The film is narrated by Herzog in his now familiar German accent and is interspersed with various interviews of the people associated with and studying the cave. Each of the interviews highlights a different angle in the research and brings to the forefront the multidisciplinary aspects of this type of research. It involves anthropologists, artists, geologists and even a master perfumer. At one point he interviews an experimental archaeologist who is wearing paleolithic garb of reindeer and playing a bone flute which happens to be of a scale able to play the Star Spangled Banner. Herzog himself seems almost giddy with excitement and at times begins to wax poetic a bit and ponder whether the eight legs found on a bison represent a type of proto-cinema in it’s depiction of motion.
In addition to the art, there are cave bear skulls and footprints. Not just bear footprints, but the footprints of an eight year old human and a wolf beside those tracks. The questions are asked… did the wolf follow the child? were they companions? were the prints separated by many years? These paintings were made in a very real world… not a museum, not in this sealed chamber… but in an open cave system that was used by people over a period spanning over 5000 years in addition to cave bears and other animals. At the far end of the cave lies a cave bear skull that is positioned atop a flat rock and pointing towards the cave mouth. An ancient reminder of the spiritual aspect of man. Torch marks scraped on the walls preserved for tens of thousands of years… untouched.
But the finest moments of the film are when the camera is allowed to simply move across the walls. Sitting in the darkened theater watching these remarkable representations of a past we will never know. There were times I found my breathing changing, a sense of awe. A similar feeling came over me the first time I stood beneath the Sistine Chapel. Study the images all you want, but until you are in it’s actual presence, you can never understand it’s impact. I may not be able to stand in reverence in Charvet itself, but this film is a fantastic bridge.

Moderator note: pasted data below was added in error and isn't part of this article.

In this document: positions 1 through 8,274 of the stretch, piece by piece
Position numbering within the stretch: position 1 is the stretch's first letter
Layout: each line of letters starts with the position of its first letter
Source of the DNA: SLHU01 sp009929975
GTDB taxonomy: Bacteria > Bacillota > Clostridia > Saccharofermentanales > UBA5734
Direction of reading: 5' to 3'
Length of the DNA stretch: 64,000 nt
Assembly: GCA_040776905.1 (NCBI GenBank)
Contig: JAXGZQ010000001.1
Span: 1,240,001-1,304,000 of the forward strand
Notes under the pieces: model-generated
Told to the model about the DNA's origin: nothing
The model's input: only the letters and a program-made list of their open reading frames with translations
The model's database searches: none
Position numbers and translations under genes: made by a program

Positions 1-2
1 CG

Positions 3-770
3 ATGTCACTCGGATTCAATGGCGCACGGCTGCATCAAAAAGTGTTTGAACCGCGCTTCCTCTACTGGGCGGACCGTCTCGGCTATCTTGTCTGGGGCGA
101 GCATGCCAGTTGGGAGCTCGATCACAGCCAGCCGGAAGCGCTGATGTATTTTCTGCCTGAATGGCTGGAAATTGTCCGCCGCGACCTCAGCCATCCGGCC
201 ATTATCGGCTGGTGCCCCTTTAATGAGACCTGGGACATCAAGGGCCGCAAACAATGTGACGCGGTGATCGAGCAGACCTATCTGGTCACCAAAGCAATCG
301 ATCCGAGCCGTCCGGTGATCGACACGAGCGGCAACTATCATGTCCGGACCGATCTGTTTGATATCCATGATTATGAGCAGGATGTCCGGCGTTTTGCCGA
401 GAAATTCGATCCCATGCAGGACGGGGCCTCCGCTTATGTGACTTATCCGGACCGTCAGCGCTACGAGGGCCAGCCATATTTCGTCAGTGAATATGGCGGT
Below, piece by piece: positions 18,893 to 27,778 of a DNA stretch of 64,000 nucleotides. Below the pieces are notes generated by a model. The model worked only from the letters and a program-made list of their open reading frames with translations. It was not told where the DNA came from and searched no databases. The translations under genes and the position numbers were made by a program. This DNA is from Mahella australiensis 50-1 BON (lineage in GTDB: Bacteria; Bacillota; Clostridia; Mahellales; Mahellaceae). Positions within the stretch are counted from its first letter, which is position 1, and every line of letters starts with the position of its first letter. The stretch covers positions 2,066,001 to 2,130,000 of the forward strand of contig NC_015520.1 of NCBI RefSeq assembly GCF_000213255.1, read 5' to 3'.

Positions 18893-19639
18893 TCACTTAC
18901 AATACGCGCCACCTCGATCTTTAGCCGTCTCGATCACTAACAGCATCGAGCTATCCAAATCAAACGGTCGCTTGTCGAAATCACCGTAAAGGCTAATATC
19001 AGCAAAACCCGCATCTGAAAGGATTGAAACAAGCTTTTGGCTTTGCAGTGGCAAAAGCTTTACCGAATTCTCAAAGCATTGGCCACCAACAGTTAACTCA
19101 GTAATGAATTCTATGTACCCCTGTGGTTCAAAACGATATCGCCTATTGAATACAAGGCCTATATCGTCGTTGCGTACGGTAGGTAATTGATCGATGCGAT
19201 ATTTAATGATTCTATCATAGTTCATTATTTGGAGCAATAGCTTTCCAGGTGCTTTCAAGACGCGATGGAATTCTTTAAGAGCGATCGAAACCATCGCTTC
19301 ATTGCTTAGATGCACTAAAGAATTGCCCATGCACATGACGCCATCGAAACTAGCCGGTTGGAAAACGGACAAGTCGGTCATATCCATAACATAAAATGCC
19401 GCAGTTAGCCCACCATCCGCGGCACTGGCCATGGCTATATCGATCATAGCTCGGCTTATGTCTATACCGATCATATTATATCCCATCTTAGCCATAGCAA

This is a film that is meant to be seen in a theater and meant to be viewed in 3D. It heartened me to see as many people as I did in the theater… and disheartened me a bit to realize the vast majority of the people were elderly. Only one other was younger than I, and she was there with two elderly persons, possibly grandparents. This is our heritage… this is who we are. When I was showing Dr. Donald Johanson, the discoverer of Lucy (A. afarensis), the tattoo of Lucy on my upper right arm, he asked me why I chose her. I said I liked the fact that she was a symbol of something that has no economic, cultural or political baggage… he and others laughed a bit at my naivete. I immediately corrected myself, a symbol of something that should not have any economic, cultural or political baggage. She, and Chauvet, are ours as humans. This is where all other things break down and diverge from… Cave of Forgotten Dreams is an incredible gift to humanity and you owe it to yourself and your children to bear witness to our history.
Yours in splendid reverence,
Cornelius J. Blahg